NCF Nation: Bernardrick McKinney

Who wants to have the better 2015?

That’s the essential question facing Mississippi State and Ole Miss, as the two teams who, at one time, had playoff aspirations must now must turn their attention to bowls that neither saw coming. They’re not bad bowls, mind you, but they’re not where they’d hoped to be only a few weeks ago.

So better to think of New Years Eve as the beginning of another push toward the playoff, rather than the last leg of a 2014 campaign that left both camps wanting.

“Guys get a feel for the future,” said Mississippi State coach Dan Mullen of the extra practices bowl games allow. “There are guys [who] were kind of in redshirt-mode this year or backup mode where they’re not involved. This is kind of a reminder, when I pull out the seniors and call up the first and second-team defense, offense or special teams, those guys are now in that rotation.”

And there are a lot of those seniors to be replaced, as many as 15 in the two-deep depth chart. There’s also the possibility that linebacker Benardrick McKinney and running back Josh Robinson turn pro a year early.

Said Mullen, “It’s a huge wake-up call for those guys in the sense of urgency they need to have in practice ... for their future.”

Mullen joked that the Bulldogs would “party like it’s 1941” -- the last time the program went to the Capital One Orange Bowl. But as exciting as the return trip to Florida and the opportunity to play Georgia Tech might be, what’s really at stake is momentum.

Last year, coming off a thrilling win over Ole Miss, Mississippi State pounded Rice in the Liberty Bowl. Dak Prescott emerged as a playmaker at quarterback, the defense began winning the line of scrimmage more frequently and that forward progress carried over into the next season when the team got off to a 9-0 start for the first time in program history.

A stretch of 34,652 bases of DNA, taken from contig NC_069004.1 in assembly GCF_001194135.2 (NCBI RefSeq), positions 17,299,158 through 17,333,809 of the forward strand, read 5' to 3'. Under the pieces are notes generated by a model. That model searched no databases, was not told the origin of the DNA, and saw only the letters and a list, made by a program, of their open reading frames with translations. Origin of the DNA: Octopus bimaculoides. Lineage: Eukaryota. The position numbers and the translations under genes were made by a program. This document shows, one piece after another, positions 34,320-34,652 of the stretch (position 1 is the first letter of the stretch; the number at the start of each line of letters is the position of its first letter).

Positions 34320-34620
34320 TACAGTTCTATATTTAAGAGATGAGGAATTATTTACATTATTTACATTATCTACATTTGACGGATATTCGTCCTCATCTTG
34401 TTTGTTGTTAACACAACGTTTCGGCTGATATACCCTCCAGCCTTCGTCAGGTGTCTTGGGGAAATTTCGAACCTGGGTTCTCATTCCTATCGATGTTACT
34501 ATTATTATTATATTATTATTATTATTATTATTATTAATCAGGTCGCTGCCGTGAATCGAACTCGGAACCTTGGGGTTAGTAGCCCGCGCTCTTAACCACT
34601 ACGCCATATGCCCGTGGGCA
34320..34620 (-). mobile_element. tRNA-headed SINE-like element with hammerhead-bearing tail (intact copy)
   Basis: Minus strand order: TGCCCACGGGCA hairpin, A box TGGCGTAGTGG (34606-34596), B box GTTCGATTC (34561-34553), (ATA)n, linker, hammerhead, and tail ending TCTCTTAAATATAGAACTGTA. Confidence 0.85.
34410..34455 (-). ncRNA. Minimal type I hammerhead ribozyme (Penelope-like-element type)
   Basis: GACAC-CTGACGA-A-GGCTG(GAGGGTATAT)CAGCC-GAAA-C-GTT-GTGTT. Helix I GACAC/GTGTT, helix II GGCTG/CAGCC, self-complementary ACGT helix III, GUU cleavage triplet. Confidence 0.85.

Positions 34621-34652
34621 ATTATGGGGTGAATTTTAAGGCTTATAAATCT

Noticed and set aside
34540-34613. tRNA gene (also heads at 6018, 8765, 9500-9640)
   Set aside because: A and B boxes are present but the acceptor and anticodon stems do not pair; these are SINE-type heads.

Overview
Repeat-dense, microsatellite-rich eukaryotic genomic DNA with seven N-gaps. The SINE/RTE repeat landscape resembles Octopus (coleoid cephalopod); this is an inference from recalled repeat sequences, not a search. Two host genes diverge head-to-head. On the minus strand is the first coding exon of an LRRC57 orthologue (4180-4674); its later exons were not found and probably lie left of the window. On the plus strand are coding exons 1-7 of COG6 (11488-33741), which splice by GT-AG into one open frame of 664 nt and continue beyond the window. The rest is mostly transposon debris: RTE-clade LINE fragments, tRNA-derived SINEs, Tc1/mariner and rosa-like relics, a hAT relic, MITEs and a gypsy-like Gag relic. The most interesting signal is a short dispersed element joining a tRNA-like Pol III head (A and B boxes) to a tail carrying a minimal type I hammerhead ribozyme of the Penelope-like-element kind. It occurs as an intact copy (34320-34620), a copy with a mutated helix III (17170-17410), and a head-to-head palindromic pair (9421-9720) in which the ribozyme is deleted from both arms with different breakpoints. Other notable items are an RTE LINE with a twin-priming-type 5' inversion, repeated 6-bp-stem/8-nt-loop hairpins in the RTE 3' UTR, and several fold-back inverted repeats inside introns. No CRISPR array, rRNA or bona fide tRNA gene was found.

Maybe now, coming off two losses in their past three games, a strong finish is even more vital for the Bulldogs’ hopes of moving forward.

Ole Miss, on the other hand, doesn’t need to establish momentum as much as retain it. The Rebs, who looked down in the dumps after losing to Arkansas, 30-0, turned it around on the final day of the regular season by knocking Mississippi State out of playoff contention with a 31-17 win in Oxford.

Now coach Hugh Freeze and his staff must prepare for another playoff hopeful in TCU. The Horned Frogs, feeling snubbed from the final round of four, should come out for the Chick-fil-A Peach Bowl with something to prove.

“It's a bit ironic [TCU coach Gary Patterson is] brining in one of the top offenses and we're bringing in a top defense,” Freeze said. “He's the guru on the defensive side I've wanted to learn from."

Ole Miss’ offense has been humming all season long, but next year’s outlook is in doubt with quarterback Bo Wallace set to graduate.

That means it’s up to freshmen Ryan Buchanan and DeVante Kincade to make a push during bowl prep. If they don’t use those practices to make an impression, Freeze could look outside the program to find his QB of 2015.

Meanwhile, coordinator Dave Womack should already be looking to retool the Landshark defense for next season when Serderius Bryant, DT Shackelford, Senquez Golson and Cody Prewitt will have all moved on.